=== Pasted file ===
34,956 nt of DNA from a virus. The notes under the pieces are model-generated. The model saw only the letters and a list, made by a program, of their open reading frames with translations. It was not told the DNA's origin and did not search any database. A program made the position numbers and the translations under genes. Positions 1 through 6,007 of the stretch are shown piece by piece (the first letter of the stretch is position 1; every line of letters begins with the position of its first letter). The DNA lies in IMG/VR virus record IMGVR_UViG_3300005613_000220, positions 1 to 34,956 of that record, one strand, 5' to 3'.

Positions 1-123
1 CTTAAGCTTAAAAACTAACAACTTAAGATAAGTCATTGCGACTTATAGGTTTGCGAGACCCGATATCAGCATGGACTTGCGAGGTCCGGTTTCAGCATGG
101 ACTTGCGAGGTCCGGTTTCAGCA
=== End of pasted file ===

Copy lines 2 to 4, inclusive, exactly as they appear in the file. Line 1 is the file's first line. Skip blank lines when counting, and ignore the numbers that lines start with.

Positions 1-123
1 CTTAAGCTTAAAAACTAACAACTTAAGATAAGTCATTGCGACTTATAGGTTTGCGAGACCCGATATCAGCATGGACTTGCGAGGTCCGGTTTCAGCATGG
101 ACTTGCGAGGTCCGGTTTCAGCA